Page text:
Speaking where the bible speaks, and silent where the bible is silent.

In John 9:31 it is recorded that a blind man healed by Jesus told the Pharisees, in defense of Jesus, “Now we know that God does not hear sinners, but if anyone is a worshiper of God and does His will, He hears him.”

Some will quickly turn to Cornelius to contradict the above verse. In Acts 10:1-6 and 24-33 states the case of Cornelius before his conversion. He was not a Christian but he was a godly (devout) man under the law of Moses. Up to this point, no Gentile had become a Christian. Cornelius was the first, and as such, God chose a pious man who worshiped and prayed to the God of Israel always. Thus, the idea that Cornelius was a sinner is purely ludicrous.

It is note worthy that no where in the scripture is John 9:31 ever refuted. No one calls the blind man a liar, not even Christ who was in his presence. The statement of the formerly blind man isn’t without scriptural support. From the Old Testament we learn that God doesn’t listen to hypocrites (Job 27:7-10). He turns his ear from men full of evil pride (Job 35:9-13). Scorners, fools, those who hate knowledge, the wicked and those who turn away from the truth are similarly given a divine deaf ear (Prov. 1:28-30; 15:29; 28:9). “The apostle Peter also quoting from the OT wrote, “For the eyes of the Lord are over the righteous, and his ears are open unto their prayers: but the face of the Lord is against them that do evil”(1 Pet 3:12).

A better understanding of this issue probably will involve our definition of “sinner.” The most general meaning of the word would simply be anyone who has ever sinned. That includes all men (Rom. 3:23). Use of this definition would preclude prayer even by Christians who sin. The instruction to Simon the sorcerer (Acts 8:22) would be erroneous. A more common biblical use of the word “sinner” applies it to those who habitually practice sin, as opposed to inadvertent or occasional sinning.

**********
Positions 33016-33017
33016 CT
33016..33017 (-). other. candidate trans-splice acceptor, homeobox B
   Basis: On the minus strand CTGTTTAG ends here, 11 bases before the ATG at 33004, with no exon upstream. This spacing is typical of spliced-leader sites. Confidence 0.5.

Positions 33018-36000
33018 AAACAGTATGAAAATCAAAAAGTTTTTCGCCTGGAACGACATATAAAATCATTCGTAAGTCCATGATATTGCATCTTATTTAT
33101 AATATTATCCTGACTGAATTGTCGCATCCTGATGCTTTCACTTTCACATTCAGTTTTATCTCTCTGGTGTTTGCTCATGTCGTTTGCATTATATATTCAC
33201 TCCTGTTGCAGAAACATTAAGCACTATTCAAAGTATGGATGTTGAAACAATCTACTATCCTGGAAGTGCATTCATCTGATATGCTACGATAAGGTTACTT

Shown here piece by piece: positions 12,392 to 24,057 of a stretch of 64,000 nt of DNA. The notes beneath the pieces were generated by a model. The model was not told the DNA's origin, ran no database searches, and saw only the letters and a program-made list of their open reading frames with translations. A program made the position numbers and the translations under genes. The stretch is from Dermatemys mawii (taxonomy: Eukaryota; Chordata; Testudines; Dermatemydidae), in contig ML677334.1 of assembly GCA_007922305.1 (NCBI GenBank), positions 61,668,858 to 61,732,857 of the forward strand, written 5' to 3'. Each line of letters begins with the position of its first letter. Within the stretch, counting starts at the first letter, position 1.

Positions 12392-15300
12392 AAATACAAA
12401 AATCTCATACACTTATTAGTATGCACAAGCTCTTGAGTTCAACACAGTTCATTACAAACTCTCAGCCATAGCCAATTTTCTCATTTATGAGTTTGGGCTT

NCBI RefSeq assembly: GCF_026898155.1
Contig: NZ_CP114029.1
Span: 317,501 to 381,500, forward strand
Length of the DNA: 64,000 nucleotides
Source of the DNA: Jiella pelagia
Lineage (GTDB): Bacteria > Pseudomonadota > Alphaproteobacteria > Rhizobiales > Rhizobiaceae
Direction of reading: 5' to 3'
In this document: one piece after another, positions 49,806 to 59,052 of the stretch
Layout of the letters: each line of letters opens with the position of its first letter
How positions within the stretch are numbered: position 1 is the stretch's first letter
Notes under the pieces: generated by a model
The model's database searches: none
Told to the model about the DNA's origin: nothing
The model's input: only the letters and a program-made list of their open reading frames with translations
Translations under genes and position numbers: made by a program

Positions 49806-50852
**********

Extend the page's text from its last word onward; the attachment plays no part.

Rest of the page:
Cornelius’ was not saved by prayer but by his obedience to the gospel of Christ. Yes, Cornelius prayed to God as a non-Christian, but this is the beginning of Christianity, not centuries later. His story is the transition of the law of Moses and the law of Christ. Cornelius was a worshiper of God and did God’s will under the old law. When confronted with the gospel (the new law), he obeyed it. Thus, the story of Cornelius does not contradict God’s Word, but confirms it.

Remember the words of the prophet Isaiah, “Behold, the Lord’s hand is not shortened, that it cannot save; Nor His ear heavy, that it cannot hear. But your iniquities have separated you from your God; And your sins have hidden His face from you, so that He will not hear” (Isa 59:1,2).

The bottom line is that God will not hear or adhere to a sinner’s prayer. Even a Christian’s prayers are hindered when they turn from God. In order for God to hear a Christian who has gone astray he must first repent from his sins. Repent and then pray (Acts 8:222). Therefore, if a Christian man is living in the state of adultery, God will not hear his prayers. Why? Because he is not doing the Will of God.

If we want God to hear our prayers, we must first obey the gospel of Christ, worship God in spirit and in truth, and do the Will of God.

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